The AFL awarded AFLW players with a 94 per cent pay rise in last year’s CBA.
However, while Netball Australia is mindful of what other codes are doing, Ryan said it wasn’t the only marker for success.
“We’ve got nearly a million people playing our sport. That shows that our product is rich and strong in its own right. [At] the end of the day, we’re not bankrolled by men’s codes, we are working by ourselves for ourselves and have for the last 96 years,” said Ryan.
‘We’re not bankrolled by men’s codes, we are working by ourselves for ourselves and have for the last 96 years.’
“So when women’s sport wasn’t as relevant as it is today, we’ve always had to push hard to fight for our share, we’ll be fighting hard for our share in a different landscape now. So, it’s not a new challenge to netball to always be working hard … We’re not going to sit here and just try and match dollar for dollar with what the other sports are doing, that’s not going to work.”
Netball Australia in healthier position following sponsorship saga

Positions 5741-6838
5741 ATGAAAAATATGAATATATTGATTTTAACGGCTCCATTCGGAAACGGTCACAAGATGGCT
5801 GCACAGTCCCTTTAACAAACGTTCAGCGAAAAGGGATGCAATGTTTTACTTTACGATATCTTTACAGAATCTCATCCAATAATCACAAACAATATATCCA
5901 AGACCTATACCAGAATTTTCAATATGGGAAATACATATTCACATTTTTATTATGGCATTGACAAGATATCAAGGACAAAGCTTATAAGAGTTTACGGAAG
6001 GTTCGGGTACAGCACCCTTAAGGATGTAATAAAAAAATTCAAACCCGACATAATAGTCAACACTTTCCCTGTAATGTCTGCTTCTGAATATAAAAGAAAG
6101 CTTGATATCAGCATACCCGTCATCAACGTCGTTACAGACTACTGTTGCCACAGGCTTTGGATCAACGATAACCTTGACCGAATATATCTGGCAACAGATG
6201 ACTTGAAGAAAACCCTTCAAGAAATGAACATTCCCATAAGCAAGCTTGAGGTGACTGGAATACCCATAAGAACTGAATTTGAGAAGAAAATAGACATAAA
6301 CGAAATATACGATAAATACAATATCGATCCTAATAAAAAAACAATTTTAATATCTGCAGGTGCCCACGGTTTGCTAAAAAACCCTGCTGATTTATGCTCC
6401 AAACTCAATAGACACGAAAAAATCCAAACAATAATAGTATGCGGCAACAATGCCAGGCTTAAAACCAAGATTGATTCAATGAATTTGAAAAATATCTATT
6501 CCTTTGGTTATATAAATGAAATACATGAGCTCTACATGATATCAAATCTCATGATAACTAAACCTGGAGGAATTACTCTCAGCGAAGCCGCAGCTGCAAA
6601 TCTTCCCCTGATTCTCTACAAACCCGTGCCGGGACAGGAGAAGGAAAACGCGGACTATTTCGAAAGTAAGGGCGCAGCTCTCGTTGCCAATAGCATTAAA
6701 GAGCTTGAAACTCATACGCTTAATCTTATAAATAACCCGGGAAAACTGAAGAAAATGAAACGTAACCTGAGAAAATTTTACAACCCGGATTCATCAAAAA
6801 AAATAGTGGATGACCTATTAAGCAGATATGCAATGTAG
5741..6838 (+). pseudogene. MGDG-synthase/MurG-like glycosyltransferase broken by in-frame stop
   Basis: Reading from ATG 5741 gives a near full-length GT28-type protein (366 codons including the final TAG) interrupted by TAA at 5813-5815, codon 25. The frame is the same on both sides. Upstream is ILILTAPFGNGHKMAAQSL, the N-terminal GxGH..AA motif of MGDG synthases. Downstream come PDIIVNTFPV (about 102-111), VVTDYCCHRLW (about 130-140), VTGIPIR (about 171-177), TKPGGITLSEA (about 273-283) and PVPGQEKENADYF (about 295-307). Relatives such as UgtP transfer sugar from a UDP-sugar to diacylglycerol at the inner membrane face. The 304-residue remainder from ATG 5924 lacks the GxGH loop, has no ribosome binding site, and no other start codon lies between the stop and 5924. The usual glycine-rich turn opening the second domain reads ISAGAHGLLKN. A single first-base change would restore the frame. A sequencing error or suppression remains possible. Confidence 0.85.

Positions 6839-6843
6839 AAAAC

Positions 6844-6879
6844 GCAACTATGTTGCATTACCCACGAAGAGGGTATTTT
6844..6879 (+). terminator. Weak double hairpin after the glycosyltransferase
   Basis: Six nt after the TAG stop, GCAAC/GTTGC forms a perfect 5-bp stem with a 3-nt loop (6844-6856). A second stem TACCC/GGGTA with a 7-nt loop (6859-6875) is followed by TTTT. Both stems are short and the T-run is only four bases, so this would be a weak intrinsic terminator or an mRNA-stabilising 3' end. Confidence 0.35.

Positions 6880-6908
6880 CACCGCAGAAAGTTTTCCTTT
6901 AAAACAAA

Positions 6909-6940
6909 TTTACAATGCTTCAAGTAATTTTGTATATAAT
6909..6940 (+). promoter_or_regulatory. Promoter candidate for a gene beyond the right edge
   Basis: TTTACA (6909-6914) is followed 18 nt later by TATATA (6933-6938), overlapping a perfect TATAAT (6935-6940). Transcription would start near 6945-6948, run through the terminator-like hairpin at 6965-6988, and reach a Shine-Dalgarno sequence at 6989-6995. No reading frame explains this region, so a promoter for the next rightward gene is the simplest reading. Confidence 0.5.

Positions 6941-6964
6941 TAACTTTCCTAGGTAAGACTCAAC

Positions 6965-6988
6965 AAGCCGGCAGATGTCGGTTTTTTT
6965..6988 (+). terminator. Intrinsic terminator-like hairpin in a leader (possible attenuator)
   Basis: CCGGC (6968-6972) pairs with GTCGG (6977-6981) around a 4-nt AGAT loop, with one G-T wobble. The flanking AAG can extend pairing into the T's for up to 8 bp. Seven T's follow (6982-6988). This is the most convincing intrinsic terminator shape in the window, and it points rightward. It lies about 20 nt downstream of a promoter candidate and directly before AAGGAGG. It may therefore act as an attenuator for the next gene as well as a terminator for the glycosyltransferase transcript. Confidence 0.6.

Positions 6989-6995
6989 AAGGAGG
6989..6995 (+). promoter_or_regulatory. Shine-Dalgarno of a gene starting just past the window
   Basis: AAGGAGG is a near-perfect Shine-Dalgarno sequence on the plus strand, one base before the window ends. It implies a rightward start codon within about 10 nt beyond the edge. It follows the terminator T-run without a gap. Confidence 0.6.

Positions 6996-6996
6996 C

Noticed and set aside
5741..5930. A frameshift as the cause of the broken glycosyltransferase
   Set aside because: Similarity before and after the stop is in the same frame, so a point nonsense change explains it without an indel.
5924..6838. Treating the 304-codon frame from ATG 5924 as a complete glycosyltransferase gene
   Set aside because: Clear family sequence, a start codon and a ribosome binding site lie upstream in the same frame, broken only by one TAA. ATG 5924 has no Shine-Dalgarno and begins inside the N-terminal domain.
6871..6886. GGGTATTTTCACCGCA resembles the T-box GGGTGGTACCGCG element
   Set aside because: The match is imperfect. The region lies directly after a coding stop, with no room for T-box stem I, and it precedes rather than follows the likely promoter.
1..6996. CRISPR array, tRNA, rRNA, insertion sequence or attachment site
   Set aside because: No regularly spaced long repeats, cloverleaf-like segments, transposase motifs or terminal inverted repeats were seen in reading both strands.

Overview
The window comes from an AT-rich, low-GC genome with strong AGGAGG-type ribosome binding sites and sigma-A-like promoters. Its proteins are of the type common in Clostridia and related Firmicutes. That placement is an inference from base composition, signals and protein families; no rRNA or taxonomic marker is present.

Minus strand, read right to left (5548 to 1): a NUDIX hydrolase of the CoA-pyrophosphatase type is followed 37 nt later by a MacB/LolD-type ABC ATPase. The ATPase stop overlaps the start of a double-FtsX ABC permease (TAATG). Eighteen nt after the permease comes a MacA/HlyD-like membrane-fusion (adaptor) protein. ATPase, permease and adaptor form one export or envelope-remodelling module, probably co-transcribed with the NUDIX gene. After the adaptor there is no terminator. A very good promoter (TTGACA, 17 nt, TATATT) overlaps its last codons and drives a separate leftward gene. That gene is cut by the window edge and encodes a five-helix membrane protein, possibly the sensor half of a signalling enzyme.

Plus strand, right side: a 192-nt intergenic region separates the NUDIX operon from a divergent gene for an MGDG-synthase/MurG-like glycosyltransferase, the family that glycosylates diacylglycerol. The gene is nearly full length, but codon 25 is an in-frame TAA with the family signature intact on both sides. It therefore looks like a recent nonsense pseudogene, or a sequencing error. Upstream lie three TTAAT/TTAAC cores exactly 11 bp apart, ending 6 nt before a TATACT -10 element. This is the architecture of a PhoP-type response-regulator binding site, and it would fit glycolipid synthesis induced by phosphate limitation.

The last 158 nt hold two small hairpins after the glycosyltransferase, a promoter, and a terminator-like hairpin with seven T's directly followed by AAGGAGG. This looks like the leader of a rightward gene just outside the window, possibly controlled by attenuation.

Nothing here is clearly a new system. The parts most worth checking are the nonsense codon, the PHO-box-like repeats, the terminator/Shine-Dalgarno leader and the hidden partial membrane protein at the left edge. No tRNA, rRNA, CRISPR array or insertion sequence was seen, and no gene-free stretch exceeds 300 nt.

Adding to the financial stress last year was billionaire Gina Rinehart’s decision to withdraw the Hancock Prospecting sponsorship deal, saying she did not want to add to the sport’s “disunity problems”.
Donnell Wallam of the Australian Diamonds. Credit: Getty Images
Visit Victoria jumped in to replace the money and entered a $15 million partnership, which included the 2023 Super Netball grand final sold to Victoria.
“Obviously, it was a challenging time for everybody in the sport. There wasn’t one stakeholder group that was less affected than another stakeholder group, and everybody was genuinely working together to try and work our way through it,” said Ryan.